I’m really, really glad I hyphenated.

Before we got married– before we were even dating– I had made the decision that I wouldn’t solely take my husband’s last name (if I happened to ever get married, that is). But it was really hard for me to decide what my last name would be. Should I keep my last name entirely? Hyphenate? Do something different like combine them both? Use my maiden name as a second middle name?

After a lot of tears (I’m sorry, I’m a crier!) and soul-searching, I made the decision to hyphenate my last name. I may have raised some eyebrows (I’d like to think society is more advanced than that), and I may have  to deal with some annoying stuff when it comes to records or the way people write it, but I am so glad that I hyphenated. It’s the perfect way to honor and merge both of my identities and families– the one that raised me and the one that I married into. It’s a name that I’m really proud of (if you type my name into Google, I’m literally the only person in the entire world with it) and one that we’re both comfortable with and protective of.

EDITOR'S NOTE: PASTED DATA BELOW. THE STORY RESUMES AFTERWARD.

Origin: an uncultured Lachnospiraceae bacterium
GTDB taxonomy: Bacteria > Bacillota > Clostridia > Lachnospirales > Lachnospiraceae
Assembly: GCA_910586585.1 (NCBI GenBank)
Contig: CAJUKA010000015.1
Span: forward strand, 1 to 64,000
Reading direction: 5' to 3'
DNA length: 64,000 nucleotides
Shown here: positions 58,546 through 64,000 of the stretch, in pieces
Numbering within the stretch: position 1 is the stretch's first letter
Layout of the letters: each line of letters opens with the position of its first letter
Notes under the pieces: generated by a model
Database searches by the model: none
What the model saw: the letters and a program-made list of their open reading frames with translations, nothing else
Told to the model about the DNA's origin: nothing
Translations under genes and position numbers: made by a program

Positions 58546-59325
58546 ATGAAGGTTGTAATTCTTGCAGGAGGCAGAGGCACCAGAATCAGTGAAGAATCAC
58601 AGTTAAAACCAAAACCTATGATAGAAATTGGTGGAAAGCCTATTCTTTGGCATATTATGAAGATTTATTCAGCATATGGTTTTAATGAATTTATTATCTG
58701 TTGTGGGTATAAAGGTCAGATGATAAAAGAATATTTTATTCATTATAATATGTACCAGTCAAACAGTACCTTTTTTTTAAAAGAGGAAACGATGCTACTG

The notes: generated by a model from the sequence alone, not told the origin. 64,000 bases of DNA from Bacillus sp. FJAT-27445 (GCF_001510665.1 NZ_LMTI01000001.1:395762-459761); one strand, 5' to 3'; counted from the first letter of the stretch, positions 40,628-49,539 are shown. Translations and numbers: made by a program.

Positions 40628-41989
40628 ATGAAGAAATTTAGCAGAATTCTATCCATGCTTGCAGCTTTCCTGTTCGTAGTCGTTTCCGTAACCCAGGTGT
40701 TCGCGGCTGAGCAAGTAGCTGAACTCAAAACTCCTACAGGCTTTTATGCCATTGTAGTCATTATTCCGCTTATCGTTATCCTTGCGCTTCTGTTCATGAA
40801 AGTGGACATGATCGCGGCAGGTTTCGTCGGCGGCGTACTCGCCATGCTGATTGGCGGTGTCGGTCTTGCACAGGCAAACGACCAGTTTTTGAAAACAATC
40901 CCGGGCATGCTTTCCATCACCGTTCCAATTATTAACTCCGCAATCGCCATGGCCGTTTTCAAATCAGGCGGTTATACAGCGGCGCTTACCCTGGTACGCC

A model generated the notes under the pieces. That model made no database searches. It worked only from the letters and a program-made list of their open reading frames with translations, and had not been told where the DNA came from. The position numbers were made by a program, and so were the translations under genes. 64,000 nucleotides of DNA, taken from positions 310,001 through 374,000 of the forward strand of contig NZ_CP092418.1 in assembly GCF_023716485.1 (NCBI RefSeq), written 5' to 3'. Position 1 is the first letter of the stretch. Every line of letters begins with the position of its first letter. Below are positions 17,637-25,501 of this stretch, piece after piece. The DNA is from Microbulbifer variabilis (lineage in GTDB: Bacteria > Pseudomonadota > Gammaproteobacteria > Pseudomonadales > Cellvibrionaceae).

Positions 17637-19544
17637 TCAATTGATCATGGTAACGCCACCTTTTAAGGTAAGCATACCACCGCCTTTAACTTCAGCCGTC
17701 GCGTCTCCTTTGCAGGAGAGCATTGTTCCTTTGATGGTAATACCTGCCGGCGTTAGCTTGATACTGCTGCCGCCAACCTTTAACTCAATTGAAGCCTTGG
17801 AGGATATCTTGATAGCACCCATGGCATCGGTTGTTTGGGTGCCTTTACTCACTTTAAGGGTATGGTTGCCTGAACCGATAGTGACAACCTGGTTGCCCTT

Be awesome.

The first year of marriage goes by fast. Don’t sit back and let it happen. Go do stuff. Have fun. Be awesome– have a year worth remembering.

13 Responses

  1. I hyphenated my name as well! I think it’s kinda cool lol. I know it is such a pain to have a super long last name when it comes to paperwork type stuff but I think it was a good decision.
    Also, yeah – why can’t two people count as a family?? I always thought that was weird when anyone asked anyone about their “starting a family” – which I understand just means when are you having kids but shouldn’t.

    1. Hi, fellow hyphenator! :-) I feel the same way– the negatives don’t outweigh the positives. Before I made my decision, I was a little worried that I would regret the decision, or not like it after awhile. But I’m so glad I do, too! :-)

  2. I loved this post! I’ve been a military wife for almost three years now and can relate to many of these, especially not taking advice from the “experts”.

    I also hyphenated my name (and my son’s when he came along) and am so very glad that I did! Being hyphenated seems harder in the military community because everyone knows your husband by a last name (i.e. Lt Mays whereas at a “normal” job he would just be Caleb) so people seems faster to assume my last name is the same as his. I haven’t meet many other military spouses who’ve hyphenated….